The working group will investigate the rapidly developing area of distributed ledger technology thought to have considerable potential for both the public and private sectors.
State officials have announced the members and leadership of a new advisory group with significant oversight in a long-promising area of electronic ledger technology.
California Government Operations Agency (GovOps) Secretary Marybel Batjer last week announced the chair and members of the newly formed blockchain working group created by Assembly Bill 2658 in 2018. Authored by Assembly Majority Leader Ian Calderon, D-Whittier, who's the co-chairman of the California Legislative Technology and Innovation Caucus, the bill established the working group under GovOps. It’s tasked with researching and documenting blockchain’s potential uses, risks and benefits to state government and to business — and issuing a report to the Legislature by July 1, 2020.
“Blockchain is a unique, emerging technology, and I look forward to this group exploring its potential for the state,” Batjer said in a statement. Among the takeaways:
• Batjer named Camille Crittenden, executive director of the Center for Information Technology Research in the Interest of Society (CITRIS) and the Banatao Institute, as the group’s chair. The organization’s mission is to “create information technology solutions for society’s most pressing challenges,” according to its website. Batjer praised Crittenden’s “wealth of experience and knowledge about this topic” in a statement and said she’s “thrilled to have her lead this important effort.” Crittenden said she’s honored to lead the group, also in a statement.
“We want to look into applying the new information technology solutions in ways that are going to be useful and effective and fair. To the best of my knowledge right now, I don’t think it’s actively being applied in California government and that’s what we want to look into,” she told Techwire.
• The group includes two state electeds: Calderon and Sen. Bob Hertzberg, D-Van Nuys, a co-author of last year’s California Consumer Privacy Act.
“I think it’s important for the state of California to, especially when it comes to technology, have a clear understanding what the benefits and potential risks of all these different technologies are, that are starting to come into play more and more in our daily lives,” Calderon said.
• Four state IT leaders are also members: Benjamin Bonte, CIO of the Department of Industrial Relations (DIR); Sergio Gutierrez, CIO for the California Environmental Protection Agency; Kem Musgrove, Franchise Tax Board CIO; and Amy Tong, state CIO and director of the California Department of Technology. Member Ted Ryan is the designee from the state Department of Finance.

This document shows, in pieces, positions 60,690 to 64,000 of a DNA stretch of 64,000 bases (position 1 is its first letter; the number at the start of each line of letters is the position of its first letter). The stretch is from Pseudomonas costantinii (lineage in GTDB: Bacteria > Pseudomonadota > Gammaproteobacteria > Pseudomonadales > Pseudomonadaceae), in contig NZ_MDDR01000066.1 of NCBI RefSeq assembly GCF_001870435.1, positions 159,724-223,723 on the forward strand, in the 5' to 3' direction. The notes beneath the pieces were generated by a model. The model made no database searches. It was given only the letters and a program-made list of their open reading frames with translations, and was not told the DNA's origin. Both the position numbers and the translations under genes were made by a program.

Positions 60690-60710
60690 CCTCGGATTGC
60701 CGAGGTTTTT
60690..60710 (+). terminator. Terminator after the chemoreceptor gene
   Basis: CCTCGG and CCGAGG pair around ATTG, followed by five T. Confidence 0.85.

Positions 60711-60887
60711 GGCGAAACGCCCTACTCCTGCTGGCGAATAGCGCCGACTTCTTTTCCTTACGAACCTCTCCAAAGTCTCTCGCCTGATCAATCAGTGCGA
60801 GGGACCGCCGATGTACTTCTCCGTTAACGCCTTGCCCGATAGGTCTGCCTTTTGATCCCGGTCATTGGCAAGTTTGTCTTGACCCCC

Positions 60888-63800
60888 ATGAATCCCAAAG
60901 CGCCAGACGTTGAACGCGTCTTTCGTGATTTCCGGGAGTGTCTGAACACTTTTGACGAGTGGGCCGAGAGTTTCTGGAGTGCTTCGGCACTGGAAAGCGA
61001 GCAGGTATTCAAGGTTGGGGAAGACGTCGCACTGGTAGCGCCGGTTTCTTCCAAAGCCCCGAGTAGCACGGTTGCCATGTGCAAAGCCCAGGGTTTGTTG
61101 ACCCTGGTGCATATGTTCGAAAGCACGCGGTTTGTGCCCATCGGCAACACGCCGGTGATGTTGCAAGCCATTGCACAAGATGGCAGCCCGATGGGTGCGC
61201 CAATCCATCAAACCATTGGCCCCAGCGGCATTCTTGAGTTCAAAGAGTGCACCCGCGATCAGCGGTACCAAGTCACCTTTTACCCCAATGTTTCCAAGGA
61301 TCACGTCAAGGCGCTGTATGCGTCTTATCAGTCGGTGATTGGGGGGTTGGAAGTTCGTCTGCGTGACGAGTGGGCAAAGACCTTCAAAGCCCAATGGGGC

• The group’s 13 remaining members are Brian Behlendorf, executive director of Hyperledger; Audrey Chaing, founder of Blockchaing; and David L. Tennenhouse, chief research officer for VMware, representing the technology industry. Arshad Noor, CTO for StrongKey, and Sheila Warren, head of blockchain and distributed ledger technology for World Economic Forum, represent privacy organizations. Radhika lyengar-Emens, managing partner of DoubleNova Group, and Kai Stinchcombe, CEO of True Link Financial, represent consumer organizations.
Members Jason Albert, Liz Chien and Michele Neitz are legal representatives; and Ben Bartlett, Meredith Lee and Anne Neville-Bonilla are non-technology industry representatives.
• GovOps Undersecretary Julie Lee told Techwire the group members were selected in accordance with AB2658, with her agency working with the Judicial Council to identify three appointees with law backgrounds.
“We put an interest form up on our website and we got a lot of interest from that,” Lee said. “We also recruited from different parts of the industry that people in the agency were familiar with, and the governor’s office also did recruitment. I think we wanted to get a nice mix of people that were skeptics and neutral and people that were involved in it and had deep understanding of it.”
Asked why the group received such a healthy response from a diverse group of applicants, Lee said: “I think part of it is that this is something that Gov. Newsom is interested in, and I think people wanted to participate as a way of being able to serve in the Newsom administration, in a way.”
• The working group’s first meeting will be in September; a date and an agenda have not yet been released. However, Calderon said elections could be one area of exploration.
“I think voting digitally is absolutely where we need to go in the future, but techno is vulnerable in that it can be manipulated at times," Calderon said. "Perhaps blockchain is good technology that’s finally going to allow us to vote from our phones.”
• Gov. Gavin Newsom announced July 12 that Batjer would be leaving her post as GovOps secretary to become president of the California Public Utilities Commission (CPUC). Her last day at GovOps will be Aug. 15, and she’s expected to start as CPUC president the following day, said Lynda Gledhill, GovOps deputy secretary for communications. When that happens, Lee will fill in as acting secretary in addition to continuing as undersecretary, until Newsom appoints a new secretary.
“Marybel has big high heels to fill. The governor’s office is looking for a new agency secretary for us and I am very hopeful that they’ll find just a stellar person for us,” said Lee, who indicated she has been undersecretary for six months and will not apply for consideration as the next secretary.
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